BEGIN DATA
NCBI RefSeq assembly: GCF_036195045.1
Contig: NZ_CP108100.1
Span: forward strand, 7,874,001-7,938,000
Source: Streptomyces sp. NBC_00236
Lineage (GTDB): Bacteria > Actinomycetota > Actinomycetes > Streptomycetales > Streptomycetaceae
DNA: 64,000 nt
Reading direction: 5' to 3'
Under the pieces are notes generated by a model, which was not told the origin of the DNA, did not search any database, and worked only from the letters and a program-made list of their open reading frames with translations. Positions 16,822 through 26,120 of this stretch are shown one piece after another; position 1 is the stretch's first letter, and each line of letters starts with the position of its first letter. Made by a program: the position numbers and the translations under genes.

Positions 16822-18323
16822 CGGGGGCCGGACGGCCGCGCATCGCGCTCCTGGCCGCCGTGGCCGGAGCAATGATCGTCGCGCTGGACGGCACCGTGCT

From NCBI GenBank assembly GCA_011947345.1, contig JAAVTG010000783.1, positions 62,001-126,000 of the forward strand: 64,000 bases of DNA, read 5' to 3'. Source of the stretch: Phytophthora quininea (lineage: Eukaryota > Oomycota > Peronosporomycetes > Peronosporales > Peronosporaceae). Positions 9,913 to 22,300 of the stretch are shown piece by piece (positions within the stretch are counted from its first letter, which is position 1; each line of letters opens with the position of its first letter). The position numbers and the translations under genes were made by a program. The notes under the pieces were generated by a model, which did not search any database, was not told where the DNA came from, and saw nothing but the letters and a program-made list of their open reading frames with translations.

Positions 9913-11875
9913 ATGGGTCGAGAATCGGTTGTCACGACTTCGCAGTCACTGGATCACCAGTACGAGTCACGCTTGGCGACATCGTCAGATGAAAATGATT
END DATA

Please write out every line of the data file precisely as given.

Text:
NCBI RefSeq assembly: GCF_036195045.1
Contig: NZ_CP108100.1
Span: forward strand, 7,874,001-7,938,000
Source: Streptomyces sp. NBC_00236
Lineage (GTDB): Bacteria > Actinomycetota > Actinomycetes > Streptomycetales > Streptomycetaceae
DNA: 64,000 nt
Reading direction: 5' to 3'
Under the pieces are notes generated by a model, which was not told the origin of the DNA, did not search any database, and worked only from the letters and a program-made list of their open reading frames with translations. Positions 16,822 through 26,120 of this stretch are shown one piece after another; position 1 is the stretch's first letter, and each line of letters starts with the position of its first letter. Made by a program: the position numbers and the translations under genes.

Positions 16822-18323
16822 CGGGGGCCGGACGGCCGCGCATCGCGCTCCTGGCCGCCGTGGCCGGAGCAATGATCGTCGCGCTGGACGGCACCGTGCT

From NCBI GenBank assembly GCA_011947345.1, contig JAAVTG010000783.1, positions 62,001-126,000 of the forward strand: 64,000 bases of DNA, read 5' to 3'. Source of the stretch: Phytophthora quininea (lineage: Eukaryota > Oomycota > Peronosporomycetes > Peronosporales > Peronosporaceae). Positions 9,913 to 22,300 of the stretch are shown piece by piece (positions within the stretch are counted from its first letter, which is position 1; each line of letters opens with the position of its first letter). The position numbers and the translations under genes were made by a program. The notes under the pieces were generated by a model, which did not search any database, was not told where the DNA came from, and saw nothing but the letters and a program-made list of their open reading frames with translations.

Positions 9913-11875
9913 ATGGGTCGAGAATCGGTTGTCACGACTTCGCAGTCACTGGATCACCAGTACGAGTCACGCTTGGCGACATCGTCAGATGAAAATGATT